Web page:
Climate Public Nuisance as a justification for Climate Mitigation

Ron Clutz, at his Science Matters blog, has a penchant for producing some interesting articles that open up new areas outside of the mainstream of either climate alarmism or climate scepticism, some of which may challenge my own perspectives. With Critical climate intelligence for jurists and others, Ron has done this again.
There is a lot of ground covered here, and I am sure that it just touches on a few of the many issues. The first area covered is the tort of Public Nuisance, explained by legal scholar Richard O. Faulk. This touches upon areas that I have dealt with recently, particularly this section. (bold mine)

Generally in tort cases involving public nuisance, there is a term, which we all know from negligence cases and other torts, called proximate causation. In proximate causation, there is a “but for” test: but for the defendant’s activity, would the injury have happened? Can we say that climate change would not have happened if these power plants, these isolated five power plants, were not emitting greenhouse gases? If they completely stopped, would we still have global warming? If you shut them down completely and have them completely dismantled, would we still have global warming? 

I think Faulk then goes off the argument when he states.

Is it really their emissions that are causing this, or is it the other billions and billions of things on the planet that caused global warming—such as volcanoes? Such as gases being naturally released through earth actions, through off-gassing?

Is it the refinery down in Texas instead? Is it the elephant on the grasses in Africa? Is it my cows on my ranch in Texas who emit methane every day from their digestive systems? How can we characterize the public utilities’ actions as “but for” causes or “substantial contributions?” So far, the courts haven’t even reached these issues on the merits.

A necessary (but not sufficient) condition to be met for adverse human-caused global warming to be abated, is that most, if not all, human GHG emissions must be stopped. Unlike with smoke particulates, where elimination in the local area will make a big difference, GHGs are well-mixed. So shutting down a coal-fired power station in Oak Creek will have the same impact on the future climate change for people of South-East Wisconsin as shutting down a similar coal-fired power station in Boxburg, Ningxia, Mpumalanga, Kolkata or Porto do Pecém. That is in the range of zero or insignificantly different to zero depending on your perspective on CAGW.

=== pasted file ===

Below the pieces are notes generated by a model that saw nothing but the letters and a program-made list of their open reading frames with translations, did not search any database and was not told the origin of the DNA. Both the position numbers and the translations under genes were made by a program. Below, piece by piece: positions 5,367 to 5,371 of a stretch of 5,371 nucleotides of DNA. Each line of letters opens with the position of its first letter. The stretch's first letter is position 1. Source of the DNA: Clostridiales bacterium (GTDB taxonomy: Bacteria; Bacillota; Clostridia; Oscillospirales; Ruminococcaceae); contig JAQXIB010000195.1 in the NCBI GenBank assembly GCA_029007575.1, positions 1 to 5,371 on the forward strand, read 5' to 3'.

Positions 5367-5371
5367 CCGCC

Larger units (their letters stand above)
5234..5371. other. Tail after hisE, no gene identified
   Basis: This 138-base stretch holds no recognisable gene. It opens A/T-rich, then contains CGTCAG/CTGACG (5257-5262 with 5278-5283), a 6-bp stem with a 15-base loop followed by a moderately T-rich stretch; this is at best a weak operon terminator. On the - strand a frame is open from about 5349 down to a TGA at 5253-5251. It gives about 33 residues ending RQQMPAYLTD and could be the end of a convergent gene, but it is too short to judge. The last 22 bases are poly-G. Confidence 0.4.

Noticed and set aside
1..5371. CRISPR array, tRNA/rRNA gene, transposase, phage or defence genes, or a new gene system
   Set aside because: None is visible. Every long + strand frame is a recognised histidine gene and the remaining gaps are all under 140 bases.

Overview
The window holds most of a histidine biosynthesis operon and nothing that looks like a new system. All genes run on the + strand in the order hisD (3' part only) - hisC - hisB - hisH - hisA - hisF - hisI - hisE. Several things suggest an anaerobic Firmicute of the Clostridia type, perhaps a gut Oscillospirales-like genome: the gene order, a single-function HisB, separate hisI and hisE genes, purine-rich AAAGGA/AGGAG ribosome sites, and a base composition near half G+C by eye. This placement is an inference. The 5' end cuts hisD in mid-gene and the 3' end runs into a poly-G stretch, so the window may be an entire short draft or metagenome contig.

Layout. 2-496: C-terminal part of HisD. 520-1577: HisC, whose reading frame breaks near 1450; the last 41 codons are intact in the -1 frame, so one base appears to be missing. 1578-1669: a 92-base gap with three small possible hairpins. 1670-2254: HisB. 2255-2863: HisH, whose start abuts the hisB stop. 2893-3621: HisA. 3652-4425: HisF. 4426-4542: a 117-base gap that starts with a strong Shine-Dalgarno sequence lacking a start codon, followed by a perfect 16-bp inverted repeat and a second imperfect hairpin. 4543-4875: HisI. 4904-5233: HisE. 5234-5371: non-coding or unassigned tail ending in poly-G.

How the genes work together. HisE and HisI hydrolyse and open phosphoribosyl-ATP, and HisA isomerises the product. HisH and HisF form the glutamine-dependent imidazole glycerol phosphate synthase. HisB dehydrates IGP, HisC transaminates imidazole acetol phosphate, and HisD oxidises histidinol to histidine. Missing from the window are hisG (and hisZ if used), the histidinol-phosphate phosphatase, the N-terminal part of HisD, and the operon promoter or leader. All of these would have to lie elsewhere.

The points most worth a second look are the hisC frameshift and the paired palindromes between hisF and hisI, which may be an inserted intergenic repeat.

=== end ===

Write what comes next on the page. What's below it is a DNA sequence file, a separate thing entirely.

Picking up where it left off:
Proximate causation was a term that I should have used to counter Minnesotan valve-turners climate necessity defense. As I noted in that post, to reduce global emissions by the amount desired by the UNIPCC – constraining future emissions to well below 1000 GtCO2e, requires not only reducing the demand for fossil fuels and other sources of GHG emissions, but also requires many countries dependent on the supply of fossil fuels for a large part of their national incomes, to leave at least 75% of known fossil fuel reserves in the ground.

An example of proximate causation to be found in the post of 27 December Judge delivers crushing blow to Washington Clean Air RuleGovernor Inslee called the legislation “the nation’s first Clean Air Rule, to cap and reduce carbon pollution.” But the legislation will only reduce so-called carbon pollution if the reduction is greater than the net increase in other areas of the world. The will not happen as both demand and supply are not covered by global agreements with the aggregate impact

Kevin Marshall

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